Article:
– Ryder DiFrancesco



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The RedBud National featured the second reverse moto schedule of the season which meant a smoother track and higher speeds for the 450 Class qualifying sessions as they took to the course first. Never shying away from a high speeds, the Monster Energy Kawasaki duo of Anderson and Savatgy put the power of their KX™450SR machines on display by qualifying at the front in both timed sessions. When qualification concluded, Anderson had the second-fastest lap of the morning (2:03.505) and Savatgy was hot on his tail with the third-best lap time (2:03.698).

In 450 Class Moto 1, Savatgy was narrowly beaten out for the holeshot as he jockeyed for position with several of the top championship contenders. At the completion of Lap 1, Savatgy had taken a firm hold on second place with his pace in lockstep with the race leader. Unfortunately, Anderson was collected in a first turn crash and the No.21 KX™450SR rider crossed the green flag in 31st position. As the race progressed, Savatgy fortified his spot at the front by extending a gap over the riders behind and keeping in close tow of the rider out front. Unphased by the pressure of battling among several premier class champions while maintaining a smooth intensity to his speed, Savatgy held onto second place until Lap 14 when he was overtaken. A brief battle ensued when Savatgy launched himself back into second by skying out Larocco’s Leap but, he soon settled into third for the final laps of the moto. Savatgy crossed the checkered in third to secure his first 450 Class podium result and proved his recent progress with the Monster Energy Kawasaki team is affirming his place among the best in the world. Not to be overshadowed, Anderson thrilled fans as he charged through the field for the full 30-minute plus two lap race, passing over 25 riders, to secure eighth place at the finish.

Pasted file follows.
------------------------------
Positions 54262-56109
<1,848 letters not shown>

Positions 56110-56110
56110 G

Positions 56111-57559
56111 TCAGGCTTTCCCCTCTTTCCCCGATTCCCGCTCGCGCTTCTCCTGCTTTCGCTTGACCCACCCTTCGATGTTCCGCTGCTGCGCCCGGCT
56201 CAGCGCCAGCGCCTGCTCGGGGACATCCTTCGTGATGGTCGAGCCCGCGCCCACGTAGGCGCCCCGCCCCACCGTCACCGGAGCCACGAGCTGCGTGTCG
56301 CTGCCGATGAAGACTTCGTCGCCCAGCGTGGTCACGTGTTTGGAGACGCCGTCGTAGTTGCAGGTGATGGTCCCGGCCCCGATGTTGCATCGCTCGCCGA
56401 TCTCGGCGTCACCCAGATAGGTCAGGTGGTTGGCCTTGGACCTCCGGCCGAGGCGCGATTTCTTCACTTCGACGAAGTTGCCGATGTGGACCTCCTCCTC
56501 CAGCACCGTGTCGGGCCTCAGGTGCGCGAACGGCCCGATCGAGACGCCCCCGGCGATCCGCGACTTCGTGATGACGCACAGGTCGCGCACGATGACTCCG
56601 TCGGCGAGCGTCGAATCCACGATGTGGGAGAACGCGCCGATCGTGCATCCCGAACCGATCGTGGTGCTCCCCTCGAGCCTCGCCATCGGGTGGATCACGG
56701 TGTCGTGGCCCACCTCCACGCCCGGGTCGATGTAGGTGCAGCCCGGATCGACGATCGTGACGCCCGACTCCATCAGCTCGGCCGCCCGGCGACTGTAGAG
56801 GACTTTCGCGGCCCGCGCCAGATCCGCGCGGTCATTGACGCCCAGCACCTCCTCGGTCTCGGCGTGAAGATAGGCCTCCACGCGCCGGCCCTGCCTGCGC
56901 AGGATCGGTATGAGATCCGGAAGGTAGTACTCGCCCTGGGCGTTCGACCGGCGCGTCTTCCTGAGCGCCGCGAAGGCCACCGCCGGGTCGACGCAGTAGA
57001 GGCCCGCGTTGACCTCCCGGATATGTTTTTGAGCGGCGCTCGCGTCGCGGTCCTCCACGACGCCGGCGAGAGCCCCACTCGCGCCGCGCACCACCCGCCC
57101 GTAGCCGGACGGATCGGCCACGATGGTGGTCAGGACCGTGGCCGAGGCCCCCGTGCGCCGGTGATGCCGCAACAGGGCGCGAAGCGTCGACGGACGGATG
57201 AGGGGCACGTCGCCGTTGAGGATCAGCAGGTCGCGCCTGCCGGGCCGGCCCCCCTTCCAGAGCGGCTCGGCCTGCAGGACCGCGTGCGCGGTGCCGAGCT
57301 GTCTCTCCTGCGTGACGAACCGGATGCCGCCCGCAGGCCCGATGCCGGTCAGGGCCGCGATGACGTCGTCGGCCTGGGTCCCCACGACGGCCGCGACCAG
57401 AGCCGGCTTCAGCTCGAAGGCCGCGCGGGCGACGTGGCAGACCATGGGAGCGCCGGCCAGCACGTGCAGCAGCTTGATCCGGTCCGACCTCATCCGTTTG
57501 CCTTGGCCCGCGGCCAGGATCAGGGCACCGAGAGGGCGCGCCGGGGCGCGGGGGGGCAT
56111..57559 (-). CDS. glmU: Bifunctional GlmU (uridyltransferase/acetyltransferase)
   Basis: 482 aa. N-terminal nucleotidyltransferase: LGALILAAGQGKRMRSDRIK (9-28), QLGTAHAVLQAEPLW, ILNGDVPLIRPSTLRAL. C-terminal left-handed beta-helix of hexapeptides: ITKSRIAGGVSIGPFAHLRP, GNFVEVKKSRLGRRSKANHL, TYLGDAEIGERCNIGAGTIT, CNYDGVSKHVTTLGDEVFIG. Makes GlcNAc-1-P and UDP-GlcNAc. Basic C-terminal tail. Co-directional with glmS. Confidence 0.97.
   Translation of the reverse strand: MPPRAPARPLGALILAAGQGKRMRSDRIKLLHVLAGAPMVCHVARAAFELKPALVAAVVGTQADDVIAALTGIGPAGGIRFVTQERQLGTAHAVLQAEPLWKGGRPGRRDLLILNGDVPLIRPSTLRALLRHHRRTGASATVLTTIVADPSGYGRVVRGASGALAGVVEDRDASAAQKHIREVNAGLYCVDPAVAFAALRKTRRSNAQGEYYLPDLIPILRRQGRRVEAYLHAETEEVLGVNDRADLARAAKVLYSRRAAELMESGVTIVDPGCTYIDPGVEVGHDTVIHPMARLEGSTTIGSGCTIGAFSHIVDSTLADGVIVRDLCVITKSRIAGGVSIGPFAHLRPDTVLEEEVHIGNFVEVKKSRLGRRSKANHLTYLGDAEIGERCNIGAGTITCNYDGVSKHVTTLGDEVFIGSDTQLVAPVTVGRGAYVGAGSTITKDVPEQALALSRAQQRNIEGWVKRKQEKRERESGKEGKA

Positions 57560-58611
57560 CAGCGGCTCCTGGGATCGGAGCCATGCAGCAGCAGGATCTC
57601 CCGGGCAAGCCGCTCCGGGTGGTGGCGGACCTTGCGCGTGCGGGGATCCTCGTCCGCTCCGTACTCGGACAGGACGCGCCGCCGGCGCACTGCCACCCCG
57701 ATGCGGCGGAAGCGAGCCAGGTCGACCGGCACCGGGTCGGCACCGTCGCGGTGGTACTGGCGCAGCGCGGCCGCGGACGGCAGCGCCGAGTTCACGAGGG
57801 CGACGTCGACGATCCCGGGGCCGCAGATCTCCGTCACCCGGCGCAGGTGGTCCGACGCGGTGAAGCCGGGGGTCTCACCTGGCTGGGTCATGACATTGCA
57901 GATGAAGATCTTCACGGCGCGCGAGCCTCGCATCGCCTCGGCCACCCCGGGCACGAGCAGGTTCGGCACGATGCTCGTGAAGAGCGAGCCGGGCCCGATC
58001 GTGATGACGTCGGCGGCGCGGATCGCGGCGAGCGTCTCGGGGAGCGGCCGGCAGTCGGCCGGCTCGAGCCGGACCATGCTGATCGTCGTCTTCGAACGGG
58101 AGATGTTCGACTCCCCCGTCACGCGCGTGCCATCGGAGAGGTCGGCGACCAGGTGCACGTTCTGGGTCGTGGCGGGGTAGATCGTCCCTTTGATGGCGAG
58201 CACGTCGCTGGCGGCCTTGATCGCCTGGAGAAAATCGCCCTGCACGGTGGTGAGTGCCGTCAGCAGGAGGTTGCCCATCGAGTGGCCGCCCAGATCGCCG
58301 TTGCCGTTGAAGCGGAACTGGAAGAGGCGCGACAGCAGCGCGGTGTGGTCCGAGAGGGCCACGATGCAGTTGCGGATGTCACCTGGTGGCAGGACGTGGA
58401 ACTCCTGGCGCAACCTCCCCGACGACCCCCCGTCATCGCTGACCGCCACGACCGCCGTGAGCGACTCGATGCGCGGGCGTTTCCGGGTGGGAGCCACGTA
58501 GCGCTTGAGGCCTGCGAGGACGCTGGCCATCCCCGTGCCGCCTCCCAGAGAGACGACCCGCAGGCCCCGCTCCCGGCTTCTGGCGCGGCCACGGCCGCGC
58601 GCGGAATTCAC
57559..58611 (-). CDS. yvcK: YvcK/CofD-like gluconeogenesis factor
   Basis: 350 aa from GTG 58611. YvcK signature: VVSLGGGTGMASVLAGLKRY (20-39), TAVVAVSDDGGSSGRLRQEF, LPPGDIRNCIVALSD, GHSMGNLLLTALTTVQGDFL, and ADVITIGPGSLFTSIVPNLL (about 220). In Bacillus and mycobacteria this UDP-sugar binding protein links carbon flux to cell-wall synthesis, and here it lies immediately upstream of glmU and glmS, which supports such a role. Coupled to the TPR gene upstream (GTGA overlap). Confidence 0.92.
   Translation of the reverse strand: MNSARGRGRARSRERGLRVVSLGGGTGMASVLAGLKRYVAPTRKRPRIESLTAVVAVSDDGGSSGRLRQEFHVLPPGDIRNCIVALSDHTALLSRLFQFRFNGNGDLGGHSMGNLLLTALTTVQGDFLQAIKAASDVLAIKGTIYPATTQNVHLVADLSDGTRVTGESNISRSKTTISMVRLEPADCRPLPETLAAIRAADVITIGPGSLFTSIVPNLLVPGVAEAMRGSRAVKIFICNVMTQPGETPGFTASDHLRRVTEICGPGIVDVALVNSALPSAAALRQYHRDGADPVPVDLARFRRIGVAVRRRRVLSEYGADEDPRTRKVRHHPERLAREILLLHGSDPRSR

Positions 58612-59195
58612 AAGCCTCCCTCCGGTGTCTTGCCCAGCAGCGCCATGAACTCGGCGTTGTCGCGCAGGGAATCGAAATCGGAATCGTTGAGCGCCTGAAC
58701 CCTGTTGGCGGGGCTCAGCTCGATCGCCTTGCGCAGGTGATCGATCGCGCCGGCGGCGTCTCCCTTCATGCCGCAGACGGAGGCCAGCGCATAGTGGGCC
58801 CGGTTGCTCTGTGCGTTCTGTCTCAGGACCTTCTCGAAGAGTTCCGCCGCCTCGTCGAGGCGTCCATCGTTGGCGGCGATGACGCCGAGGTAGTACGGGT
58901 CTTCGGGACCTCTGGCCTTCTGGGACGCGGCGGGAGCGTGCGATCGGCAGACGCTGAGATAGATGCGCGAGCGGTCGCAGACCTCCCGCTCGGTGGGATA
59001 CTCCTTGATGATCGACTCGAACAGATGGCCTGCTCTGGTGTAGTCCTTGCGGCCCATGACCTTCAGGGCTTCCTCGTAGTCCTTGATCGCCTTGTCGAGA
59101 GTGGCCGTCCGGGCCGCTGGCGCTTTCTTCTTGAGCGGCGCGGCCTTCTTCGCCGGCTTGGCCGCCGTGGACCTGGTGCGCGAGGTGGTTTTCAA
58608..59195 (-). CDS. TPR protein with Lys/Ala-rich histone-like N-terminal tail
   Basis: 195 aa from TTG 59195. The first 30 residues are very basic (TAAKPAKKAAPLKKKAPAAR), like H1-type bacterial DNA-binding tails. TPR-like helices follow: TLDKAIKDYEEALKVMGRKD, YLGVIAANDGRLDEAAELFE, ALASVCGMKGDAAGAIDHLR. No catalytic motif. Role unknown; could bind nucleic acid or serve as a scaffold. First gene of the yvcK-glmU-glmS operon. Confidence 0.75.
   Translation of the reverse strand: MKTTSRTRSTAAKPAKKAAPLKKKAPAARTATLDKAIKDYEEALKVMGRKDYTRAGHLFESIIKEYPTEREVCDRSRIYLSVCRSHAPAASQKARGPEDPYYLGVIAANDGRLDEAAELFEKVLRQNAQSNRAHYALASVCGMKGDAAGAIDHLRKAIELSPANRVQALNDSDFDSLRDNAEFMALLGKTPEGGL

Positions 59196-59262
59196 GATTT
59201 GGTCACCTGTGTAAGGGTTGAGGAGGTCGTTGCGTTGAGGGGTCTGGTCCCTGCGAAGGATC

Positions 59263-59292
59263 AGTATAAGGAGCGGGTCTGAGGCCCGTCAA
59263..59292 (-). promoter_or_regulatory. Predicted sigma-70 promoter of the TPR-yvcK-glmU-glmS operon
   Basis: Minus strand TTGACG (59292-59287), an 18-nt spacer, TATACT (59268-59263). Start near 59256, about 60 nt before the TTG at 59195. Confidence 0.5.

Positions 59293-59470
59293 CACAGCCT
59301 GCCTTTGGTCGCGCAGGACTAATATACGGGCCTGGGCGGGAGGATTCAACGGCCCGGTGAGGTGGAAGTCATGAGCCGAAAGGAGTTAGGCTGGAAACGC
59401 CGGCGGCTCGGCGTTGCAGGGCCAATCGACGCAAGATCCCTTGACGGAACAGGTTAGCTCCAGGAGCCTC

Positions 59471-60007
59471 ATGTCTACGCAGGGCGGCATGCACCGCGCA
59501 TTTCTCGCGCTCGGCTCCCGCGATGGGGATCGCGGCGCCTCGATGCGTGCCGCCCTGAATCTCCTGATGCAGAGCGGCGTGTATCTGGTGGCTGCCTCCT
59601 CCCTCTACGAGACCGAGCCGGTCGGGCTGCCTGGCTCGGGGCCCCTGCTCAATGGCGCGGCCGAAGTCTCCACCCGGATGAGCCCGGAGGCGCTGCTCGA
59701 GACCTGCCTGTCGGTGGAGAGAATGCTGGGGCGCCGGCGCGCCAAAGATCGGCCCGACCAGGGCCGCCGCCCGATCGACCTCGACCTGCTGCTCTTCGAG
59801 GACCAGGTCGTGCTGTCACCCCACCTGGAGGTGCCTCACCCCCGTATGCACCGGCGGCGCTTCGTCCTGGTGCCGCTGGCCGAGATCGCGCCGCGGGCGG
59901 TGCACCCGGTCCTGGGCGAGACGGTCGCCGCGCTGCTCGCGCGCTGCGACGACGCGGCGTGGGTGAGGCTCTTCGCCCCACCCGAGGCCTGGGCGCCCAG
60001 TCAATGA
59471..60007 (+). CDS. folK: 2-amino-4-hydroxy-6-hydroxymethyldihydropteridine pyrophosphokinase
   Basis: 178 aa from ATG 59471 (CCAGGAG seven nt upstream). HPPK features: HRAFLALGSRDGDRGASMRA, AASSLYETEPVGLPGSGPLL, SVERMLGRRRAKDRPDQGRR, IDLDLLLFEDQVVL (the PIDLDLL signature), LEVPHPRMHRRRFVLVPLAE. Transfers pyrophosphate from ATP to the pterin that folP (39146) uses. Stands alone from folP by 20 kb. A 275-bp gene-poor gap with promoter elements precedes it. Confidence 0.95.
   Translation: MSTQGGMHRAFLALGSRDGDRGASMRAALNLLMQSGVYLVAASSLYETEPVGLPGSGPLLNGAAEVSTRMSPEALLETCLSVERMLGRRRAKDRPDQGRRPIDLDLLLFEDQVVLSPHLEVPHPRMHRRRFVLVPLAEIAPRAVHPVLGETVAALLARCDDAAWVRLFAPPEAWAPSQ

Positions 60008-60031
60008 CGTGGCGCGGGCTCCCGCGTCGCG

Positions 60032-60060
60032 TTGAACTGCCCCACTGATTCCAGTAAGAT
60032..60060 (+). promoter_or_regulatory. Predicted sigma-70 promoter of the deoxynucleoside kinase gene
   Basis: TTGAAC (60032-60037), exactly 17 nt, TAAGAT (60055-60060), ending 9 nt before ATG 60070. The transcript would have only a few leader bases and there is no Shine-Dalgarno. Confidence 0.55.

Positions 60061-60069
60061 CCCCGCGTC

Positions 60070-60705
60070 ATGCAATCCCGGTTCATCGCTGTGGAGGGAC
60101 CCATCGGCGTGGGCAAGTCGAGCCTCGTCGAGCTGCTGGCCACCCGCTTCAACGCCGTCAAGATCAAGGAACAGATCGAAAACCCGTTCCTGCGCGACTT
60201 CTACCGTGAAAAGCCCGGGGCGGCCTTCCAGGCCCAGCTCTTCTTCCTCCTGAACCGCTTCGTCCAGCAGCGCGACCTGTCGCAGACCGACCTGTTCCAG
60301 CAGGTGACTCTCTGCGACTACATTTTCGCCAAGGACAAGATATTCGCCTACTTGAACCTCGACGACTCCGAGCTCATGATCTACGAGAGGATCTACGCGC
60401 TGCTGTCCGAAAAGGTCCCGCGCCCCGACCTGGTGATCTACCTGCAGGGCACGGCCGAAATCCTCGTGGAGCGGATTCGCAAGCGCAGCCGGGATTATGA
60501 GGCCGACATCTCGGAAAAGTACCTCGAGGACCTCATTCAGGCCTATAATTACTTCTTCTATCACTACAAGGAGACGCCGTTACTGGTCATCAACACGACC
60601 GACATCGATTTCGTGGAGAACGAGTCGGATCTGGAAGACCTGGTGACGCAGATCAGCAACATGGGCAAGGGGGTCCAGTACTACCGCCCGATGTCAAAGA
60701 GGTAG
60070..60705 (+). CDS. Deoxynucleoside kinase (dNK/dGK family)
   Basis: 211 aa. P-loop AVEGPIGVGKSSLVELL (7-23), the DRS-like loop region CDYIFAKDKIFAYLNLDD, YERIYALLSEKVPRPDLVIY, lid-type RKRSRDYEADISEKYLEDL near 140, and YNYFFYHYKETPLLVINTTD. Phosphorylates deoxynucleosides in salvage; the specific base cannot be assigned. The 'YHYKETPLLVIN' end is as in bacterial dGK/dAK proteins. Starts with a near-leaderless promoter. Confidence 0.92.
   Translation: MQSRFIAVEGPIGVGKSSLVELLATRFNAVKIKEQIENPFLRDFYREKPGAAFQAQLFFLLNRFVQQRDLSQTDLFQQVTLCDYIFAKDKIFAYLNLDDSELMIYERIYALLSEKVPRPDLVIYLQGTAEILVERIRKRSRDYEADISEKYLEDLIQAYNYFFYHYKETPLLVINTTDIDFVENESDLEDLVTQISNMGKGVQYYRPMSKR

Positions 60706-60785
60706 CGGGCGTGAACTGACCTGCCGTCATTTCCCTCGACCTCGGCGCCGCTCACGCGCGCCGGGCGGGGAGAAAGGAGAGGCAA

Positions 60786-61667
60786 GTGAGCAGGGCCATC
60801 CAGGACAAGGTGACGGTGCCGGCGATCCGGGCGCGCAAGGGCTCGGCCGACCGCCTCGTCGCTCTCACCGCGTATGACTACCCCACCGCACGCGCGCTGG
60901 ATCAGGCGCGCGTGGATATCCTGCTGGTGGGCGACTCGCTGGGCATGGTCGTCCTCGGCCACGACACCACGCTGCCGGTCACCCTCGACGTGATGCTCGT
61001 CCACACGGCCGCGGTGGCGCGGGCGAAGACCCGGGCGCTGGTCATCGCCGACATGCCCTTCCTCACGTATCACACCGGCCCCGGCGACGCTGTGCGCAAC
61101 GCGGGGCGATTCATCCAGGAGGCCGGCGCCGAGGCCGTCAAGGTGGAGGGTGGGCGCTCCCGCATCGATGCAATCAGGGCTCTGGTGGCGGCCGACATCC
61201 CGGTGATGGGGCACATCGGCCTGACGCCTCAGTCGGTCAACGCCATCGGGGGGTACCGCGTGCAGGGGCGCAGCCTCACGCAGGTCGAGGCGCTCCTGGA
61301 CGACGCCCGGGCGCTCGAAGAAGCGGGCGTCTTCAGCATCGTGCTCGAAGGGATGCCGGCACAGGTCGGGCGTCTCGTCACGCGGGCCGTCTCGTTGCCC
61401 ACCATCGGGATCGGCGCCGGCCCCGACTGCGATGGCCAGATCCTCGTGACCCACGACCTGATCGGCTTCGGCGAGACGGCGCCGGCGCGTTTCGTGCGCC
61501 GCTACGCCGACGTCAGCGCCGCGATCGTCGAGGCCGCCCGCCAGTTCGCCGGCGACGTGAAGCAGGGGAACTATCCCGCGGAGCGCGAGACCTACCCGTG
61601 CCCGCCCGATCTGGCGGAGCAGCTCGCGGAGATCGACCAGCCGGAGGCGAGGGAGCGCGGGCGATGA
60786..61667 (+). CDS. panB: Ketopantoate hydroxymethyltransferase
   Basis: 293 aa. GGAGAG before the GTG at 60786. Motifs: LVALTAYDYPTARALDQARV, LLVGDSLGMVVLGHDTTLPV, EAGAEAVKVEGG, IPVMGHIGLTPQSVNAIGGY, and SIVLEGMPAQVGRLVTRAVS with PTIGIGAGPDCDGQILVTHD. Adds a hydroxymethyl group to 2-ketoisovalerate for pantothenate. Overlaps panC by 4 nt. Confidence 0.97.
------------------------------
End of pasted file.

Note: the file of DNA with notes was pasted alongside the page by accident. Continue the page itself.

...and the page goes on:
The second 450 Class moto saw both Monster Energy Kawasaki KX™450SR riders emerge from Turn 1 inside the top-10. Anderson looked to fight toward a podium position as he moved forward from fifth on the opening lap to take control of fourth on Lap 4. A brief crash in the turn prior to the mechanic’s area, however, set the New Mexican back to eighth place and forced him to race his way up the running order again. A benefactor of Anderson’s crash, Savatgy moved into contention for the overall podium as he pressed forward to sixth by Lap 5. Savatgy continued to push himself forward until a swap through the sand turn after Larocco’s Leap caused him to crash and drop to ninth place on Lap 6. Anderson quickly found his form again as he maneuvered through the competition to reach fifth place by the checkered flag; his 7-5 moto scores earned him fourth overall. Savatgy finished out Moto 2 in ninth to earn sixth overall (3-9) and, more importantly, proved himself as a legitimate podium contender.